WITH

The different card types that you can play are: Starter, Enemy, Location, Ally, Technique, and Equipment. Weakness, and Hand Sign cards have no card type.

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2. The Main Deck Most of the cards that you will add to your deck as the game progresses come from the main deck. Shuffle the main deck and place it in the middle of the table. None of the following cards should ever be placed into the main deck: Archenemies, Punch, Vulnerability, Kick, Hand Signs, Weakness, or the oversized Characters. The main deck is made up of every other card in the game (111 cards total).

3. The Archenemy Stack There are twelve different Archenemies available to use each game. Typically, eight Archenemies are used for a standard game. For a longer game, use more than eight. No matter how many you use, you will always use Orochimaru and Tobi. If you use eight Archenemies, you will use six selected at random, plus Orochimaru and Tobi. The Archenemies are broken up into four Levels: · There is a single Level 1 Archenemy (Orochimaru) · There are five Level 2 and five Level 3 Archenemies · There is a single Level 4 Archenemy (Tobi) Tobi is the lone Level 4 Archenemy, and he will be the last Archenemy you face each game. Place his card face down. Next, shuffle the five Level 3 Archenemies. Randomly select three cards. Place them face down on top of the Tobi card. Set the rest of the Level 3 Archenemies aside, still face down. Then, shuffle the five Level 2 Archenemy cards. Randomly select 3 cards and place them face down on top of the Archenemy stack. Gather the unused Level 2 and Level 3 cards and set them aside face down (in the game box is recommended). Finally, place Orochimaru face up on top of the Archenemy stack. In a typical eight-Archenemy game, the stack will now appear as: Level 1, followed by three Level 2 cards and three Level 3 cards, and ending with the Level 4 Tobi.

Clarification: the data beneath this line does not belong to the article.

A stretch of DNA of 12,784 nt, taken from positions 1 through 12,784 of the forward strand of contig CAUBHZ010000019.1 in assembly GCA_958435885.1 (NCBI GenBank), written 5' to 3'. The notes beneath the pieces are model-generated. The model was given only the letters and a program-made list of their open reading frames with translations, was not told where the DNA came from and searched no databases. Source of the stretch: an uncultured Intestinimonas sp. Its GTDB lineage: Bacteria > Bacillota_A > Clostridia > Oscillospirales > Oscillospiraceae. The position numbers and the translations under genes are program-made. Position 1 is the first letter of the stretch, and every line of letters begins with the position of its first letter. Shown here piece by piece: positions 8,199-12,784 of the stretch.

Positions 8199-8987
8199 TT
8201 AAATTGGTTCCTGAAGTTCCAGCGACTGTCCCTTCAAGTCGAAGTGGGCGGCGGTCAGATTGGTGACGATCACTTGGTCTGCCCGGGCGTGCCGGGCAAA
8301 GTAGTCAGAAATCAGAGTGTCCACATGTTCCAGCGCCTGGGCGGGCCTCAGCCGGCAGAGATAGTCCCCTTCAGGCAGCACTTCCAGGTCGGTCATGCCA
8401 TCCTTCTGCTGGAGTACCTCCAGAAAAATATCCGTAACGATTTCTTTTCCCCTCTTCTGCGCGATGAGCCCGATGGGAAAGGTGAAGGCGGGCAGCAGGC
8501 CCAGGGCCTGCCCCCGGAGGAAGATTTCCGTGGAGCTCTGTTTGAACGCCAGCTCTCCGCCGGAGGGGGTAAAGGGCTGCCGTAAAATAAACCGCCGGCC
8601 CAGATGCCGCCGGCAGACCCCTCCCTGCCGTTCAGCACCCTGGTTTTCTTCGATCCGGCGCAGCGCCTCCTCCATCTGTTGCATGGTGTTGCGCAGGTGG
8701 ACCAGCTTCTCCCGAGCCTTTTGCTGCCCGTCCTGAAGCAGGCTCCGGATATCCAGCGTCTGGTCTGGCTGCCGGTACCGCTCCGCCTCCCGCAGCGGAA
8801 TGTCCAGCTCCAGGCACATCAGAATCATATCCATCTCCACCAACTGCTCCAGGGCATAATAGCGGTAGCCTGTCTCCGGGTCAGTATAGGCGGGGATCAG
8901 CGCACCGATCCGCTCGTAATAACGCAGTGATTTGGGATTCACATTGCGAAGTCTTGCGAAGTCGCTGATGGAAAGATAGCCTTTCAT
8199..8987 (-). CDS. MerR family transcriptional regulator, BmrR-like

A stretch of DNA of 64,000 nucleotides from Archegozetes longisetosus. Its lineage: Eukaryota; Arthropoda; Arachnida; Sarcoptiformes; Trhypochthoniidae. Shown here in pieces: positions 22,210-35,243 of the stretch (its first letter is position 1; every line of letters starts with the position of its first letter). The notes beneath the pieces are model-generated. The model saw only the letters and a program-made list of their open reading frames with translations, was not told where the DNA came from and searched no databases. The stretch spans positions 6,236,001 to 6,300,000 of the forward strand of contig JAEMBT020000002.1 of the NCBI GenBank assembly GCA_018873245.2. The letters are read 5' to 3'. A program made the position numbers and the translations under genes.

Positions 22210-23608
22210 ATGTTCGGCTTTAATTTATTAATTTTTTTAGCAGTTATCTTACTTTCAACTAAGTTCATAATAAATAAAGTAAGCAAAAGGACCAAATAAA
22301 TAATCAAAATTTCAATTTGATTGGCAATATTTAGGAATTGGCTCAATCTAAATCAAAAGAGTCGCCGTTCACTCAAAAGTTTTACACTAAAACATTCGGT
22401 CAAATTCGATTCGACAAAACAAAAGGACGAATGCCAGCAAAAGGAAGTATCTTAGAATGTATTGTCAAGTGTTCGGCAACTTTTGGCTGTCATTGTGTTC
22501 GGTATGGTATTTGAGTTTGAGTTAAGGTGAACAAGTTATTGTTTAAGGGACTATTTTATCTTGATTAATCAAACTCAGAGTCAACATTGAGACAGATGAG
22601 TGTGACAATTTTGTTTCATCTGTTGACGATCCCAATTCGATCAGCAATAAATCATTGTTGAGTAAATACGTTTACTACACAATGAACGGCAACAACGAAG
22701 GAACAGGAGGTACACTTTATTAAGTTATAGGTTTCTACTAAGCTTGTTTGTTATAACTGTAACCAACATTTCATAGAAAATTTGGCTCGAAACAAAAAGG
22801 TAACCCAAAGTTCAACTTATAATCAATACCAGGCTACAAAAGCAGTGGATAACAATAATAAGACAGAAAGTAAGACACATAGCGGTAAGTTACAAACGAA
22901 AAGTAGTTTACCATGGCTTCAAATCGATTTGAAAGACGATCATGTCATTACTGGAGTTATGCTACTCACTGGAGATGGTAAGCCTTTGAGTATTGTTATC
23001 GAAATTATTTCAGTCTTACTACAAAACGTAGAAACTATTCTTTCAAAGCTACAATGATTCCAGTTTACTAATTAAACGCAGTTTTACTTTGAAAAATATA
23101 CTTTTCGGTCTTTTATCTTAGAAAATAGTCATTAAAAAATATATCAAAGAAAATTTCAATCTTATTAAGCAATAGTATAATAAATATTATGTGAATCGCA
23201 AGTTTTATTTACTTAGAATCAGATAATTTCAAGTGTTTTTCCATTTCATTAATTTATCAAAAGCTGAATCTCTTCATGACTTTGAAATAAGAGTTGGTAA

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THE LINE-UP

Once you have arranged the main deck, the Line-Up, and the other stacks, it will look something like the above. Your opening five cards in the Line-Up will vary. At the start of the game, there should be 16 Kicks, 12 Hand Signs, 8 Archenemies, and 20 Weaknesses in their respective stacks.

MAIN DECK

these stacks perpendicular to the board so that everyone can reach them. You will always use all 16 Kicks, 12 Hand Signs, and all 20 Weaknesses each game. The number of Archenemies you use will vary. Kicks and Archenemies are always available to be bought or defeated during your turn (while cards remain in their stacks). Weaknesses are never bought; they are gained only through unfriendly card effects. The main deck and the four stacks of cards on the end are not part of the Line-Up.

Next, place the Hand Sign, Kick, Archenemy, and Weakness stacks at the end of the Line-Up. You may want to turn

After shuffling the main deck, place the top five cards from the main deck into the Line-Up. There is no board necessary to play this game; just reserve space for each card.

4. The Line-Up

THE STACKS